In the 12 years since being founded, Emotiva Audio has built an almost cult-like following of loyal home theater and audio enthusiasts seeking value-priced quality electronics. Recently the company added loudspeakers to its product lineup, too. While I've listened to demos of Emotiva gear at several audio shows, this is the first time I had the opportunity for an extended audition of an Emotiva product. I was curious to hear what level of performance these new speakers could deliver given their value-oriented price point.
This review primarily focuses on the new T1 tower speaker, but Emotiva actually sent a complete 5.1 home theater speaker package consisting of the Airmotiv T1 floorstanders ($699/pair), the Airmotiv C1 center ($249), the Airmotiv B1 bookshelves ($299/pair), and the BasX S12 subwoofer ($399). I suspect that most buyers of the Emotiva T1 towers will be interested in a full home theater surround setup versus just a stereo pair. Emotiva sent me the BasX S12 sub because the Airmotiv S12 sub ($699) was out of stock during the review timeframe. I suppose having trouble keeping a product in stock is a good kind of problem. Doing the math, the 5.1 system I auditioned carries a total package price of $1,646. Substituting the Airmotiv S12 sub for an all Airmotiv system increases the package price to $1,946. That's still a very reasonable sum for a 5.1-channel package.
A couple other speaker options round out the Airmotiv lineup: the Airmotiv E1 on-wall surround ($269/pair) and the smaller Airmotiv S10 subwoofer ($549). Since all of the speakers in the line are timbre-matched, you can easily mix and match them to meet your particular needs.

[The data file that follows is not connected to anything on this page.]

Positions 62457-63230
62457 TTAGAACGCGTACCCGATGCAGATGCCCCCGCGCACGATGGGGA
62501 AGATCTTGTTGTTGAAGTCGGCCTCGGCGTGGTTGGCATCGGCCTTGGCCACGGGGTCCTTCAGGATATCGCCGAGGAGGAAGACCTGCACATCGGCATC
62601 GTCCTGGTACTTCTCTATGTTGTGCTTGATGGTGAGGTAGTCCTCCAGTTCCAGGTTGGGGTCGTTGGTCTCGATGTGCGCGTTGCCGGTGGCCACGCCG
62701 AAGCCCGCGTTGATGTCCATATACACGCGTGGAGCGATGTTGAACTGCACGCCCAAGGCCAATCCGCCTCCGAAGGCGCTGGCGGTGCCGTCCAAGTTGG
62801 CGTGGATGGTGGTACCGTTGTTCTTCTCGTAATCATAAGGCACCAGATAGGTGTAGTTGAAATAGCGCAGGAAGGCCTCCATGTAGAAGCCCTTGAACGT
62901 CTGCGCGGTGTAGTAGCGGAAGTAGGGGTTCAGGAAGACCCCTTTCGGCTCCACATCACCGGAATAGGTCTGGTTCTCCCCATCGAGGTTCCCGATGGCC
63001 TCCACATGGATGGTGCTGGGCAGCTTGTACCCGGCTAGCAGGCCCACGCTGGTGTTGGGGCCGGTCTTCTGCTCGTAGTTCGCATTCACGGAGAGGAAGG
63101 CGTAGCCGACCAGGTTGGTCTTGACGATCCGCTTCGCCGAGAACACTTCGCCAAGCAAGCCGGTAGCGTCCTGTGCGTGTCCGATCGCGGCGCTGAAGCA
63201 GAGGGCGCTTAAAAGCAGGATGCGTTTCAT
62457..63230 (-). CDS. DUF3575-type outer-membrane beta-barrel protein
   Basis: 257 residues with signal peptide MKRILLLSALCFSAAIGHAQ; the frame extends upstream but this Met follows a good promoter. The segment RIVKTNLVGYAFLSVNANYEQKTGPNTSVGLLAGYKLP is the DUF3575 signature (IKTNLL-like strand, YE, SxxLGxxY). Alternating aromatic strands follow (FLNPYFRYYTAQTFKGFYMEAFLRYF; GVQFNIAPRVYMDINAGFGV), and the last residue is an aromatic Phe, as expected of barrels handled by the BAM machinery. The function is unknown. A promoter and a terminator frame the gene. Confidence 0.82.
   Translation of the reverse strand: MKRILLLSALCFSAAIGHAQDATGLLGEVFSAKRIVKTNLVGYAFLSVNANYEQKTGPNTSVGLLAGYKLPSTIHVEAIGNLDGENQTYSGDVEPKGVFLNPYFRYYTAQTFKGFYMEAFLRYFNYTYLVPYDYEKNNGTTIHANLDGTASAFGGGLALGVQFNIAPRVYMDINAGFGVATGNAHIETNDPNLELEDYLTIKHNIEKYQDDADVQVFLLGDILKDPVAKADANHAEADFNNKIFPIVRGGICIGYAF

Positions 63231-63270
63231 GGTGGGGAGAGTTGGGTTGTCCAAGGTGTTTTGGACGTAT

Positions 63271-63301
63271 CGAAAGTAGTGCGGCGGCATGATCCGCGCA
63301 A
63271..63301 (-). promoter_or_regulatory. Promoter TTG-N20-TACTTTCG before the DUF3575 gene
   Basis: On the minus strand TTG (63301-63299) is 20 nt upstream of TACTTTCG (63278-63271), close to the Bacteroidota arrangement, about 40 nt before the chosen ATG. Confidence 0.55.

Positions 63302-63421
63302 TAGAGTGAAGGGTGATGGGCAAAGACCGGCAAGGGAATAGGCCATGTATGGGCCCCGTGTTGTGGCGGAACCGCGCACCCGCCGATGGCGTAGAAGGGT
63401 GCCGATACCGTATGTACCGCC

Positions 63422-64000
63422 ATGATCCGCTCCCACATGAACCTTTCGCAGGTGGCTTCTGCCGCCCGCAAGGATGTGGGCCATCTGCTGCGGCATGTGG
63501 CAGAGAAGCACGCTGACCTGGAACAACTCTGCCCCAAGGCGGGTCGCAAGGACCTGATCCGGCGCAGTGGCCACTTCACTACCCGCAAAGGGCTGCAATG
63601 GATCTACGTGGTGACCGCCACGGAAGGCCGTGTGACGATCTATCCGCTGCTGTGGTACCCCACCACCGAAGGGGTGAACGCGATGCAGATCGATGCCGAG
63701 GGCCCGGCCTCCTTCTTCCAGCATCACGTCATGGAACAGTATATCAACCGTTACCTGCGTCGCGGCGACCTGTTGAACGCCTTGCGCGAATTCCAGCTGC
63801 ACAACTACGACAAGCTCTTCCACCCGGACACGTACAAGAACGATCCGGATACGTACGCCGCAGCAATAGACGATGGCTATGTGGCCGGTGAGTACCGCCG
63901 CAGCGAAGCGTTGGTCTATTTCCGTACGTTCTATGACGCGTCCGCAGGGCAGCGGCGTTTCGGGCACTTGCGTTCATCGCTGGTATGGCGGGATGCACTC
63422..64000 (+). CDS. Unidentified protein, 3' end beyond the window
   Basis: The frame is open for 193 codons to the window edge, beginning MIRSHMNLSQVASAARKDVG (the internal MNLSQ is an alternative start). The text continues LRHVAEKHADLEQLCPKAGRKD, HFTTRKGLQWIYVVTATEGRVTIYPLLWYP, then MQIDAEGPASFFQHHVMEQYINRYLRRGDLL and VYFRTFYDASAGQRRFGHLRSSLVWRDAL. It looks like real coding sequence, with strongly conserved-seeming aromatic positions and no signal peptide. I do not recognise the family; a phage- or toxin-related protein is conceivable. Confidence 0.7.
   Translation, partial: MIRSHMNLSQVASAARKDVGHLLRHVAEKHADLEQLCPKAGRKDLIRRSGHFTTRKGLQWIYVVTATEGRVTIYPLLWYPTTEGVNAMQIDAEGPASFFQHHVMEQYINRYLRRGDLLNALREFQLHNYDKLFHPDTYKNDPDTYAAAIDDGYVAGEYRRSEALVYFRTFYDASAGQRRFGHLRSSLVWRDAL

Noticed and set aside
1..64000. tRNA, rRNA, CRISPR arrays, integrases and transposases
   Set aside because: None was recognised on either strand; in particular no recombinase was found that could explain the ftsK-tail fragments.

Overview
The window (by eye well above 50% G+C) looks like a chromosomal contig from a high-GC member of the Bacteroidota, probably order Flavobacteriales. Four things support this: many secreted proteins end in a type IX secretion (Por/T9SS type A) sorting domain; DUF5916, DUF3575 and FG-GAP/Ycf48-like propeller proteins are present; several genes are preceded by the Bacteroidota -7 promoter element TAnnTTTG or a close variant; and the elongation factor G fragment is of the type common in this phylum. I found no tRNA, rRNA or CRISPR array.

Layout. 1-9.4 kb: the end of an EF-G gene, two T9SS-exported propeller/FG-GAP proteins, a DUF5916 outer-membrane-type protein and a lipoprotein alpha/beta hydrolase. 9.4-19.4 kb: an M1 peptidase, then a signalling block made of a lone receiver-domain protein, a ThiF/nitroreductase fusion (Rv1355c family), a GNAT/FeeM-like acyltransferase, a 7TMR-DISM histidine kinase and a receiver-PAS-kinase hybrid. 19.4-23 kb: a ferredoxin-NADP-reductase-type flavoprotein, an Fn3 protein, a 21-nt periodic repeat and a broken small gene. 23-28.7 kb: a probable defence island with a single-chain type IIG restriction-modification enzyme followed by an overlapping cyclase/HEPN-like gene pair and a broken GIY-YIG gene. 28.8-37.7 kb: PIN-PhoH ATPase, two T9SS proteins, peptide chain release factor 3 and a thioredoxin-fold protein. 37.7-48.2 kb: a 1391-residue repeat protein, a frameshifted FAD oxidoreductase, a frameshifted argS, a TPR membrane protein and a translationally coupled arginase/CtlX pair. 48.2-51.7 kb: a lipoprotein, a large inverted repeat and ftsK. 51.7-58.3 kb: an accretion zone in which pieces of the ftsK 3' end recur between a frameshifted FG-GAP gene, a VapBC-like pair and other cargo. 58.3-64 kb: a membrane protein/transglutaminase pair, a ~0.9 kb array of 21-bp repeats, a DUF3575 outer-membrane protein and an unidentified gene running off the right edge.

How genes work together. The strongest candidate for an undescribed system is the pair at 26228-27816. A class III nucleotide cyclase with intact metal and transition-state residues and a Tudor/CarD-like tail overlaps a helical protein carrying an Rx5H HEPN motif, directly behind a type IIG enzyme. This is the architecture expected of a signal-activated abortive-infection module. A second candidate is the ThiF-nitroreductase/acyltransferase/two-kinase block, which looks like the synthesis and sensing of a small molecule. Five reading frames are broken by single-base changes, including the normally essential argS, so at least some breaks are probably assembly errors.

The Airmotiv T1 tower is a rear-ported, three-way design with a 25x32mm Airmotiv folded ribbon tweeter, a 5.25-inch woven fabric cone midrange driver with a solid phase plug versus the more typical dust cap, and two six-inch woven fiber cone bass drivers. Finding ribbon tweeters in speakers at this price range is still a rarity. The T1 loudspeaker weighs 40.1 pounds and measures 37.63 inches high by 8.38 inches wide by 11.63 inches deep. The T1 has an efficiency rating of 88 dB, a nominal impedance of four ohms, and a frequency response of 37 to 28,000 Hz (+/-3 dB).
The front baffle is machined from 25mm HDF in a distinctive faceted design similar to Emotiva's studio monitors, intended to minimize diffraction effects and room interactions. The baffle is then painted a satin black lacquer. The sides and rear of the cabinet are made of 15mm HDF covered in a textured, satin black vinyl. Around back there are two sets of multi-way speaker terminals for optional bi-amping or bi-wiring. Also included are sets of adjustable spikes and rubber footers, as well as removable, magnetic speaker grills.
The Airmotiv C1 center is also a three-way design with the same 25x32mm Airmotiv folded ribbon tweeter placed above a three-inch woven fiber cone midrange driver, flanked by two 5.25-inch woven fiber cone bass drivers and covered by a removable magnetic grill. Cabinet dimensions are 8.38 inches high by 30.5 inches wide by 8.25 inches deep with a weight of 18.6 pounds. Similar to the T1 towers, there are dual multi-way speaker terminals around back. Frequency response is rated at 50 to 28,000Hz (+/-3 dB). Sensitivity is rated at 89 dB with a nominal impedance of four ohms.
The Airmotiv B1 bookshelf is a two-way design measuring 10.75 inches tall by 7.13 inches wide by 8.25 inches deep. It features the same 25x32mm Airmotiv folded ribbon tweeter with a single 5.25-inch woven fabric cone bass driver, and it has a nominal impedance of eight ohms. The 8.8-pound speaker has a rear-facing port for extended bass response and a single set of multi-way speaker terminals. Frequency response is rated at 48 to 28,000Hz (+/-3 dB).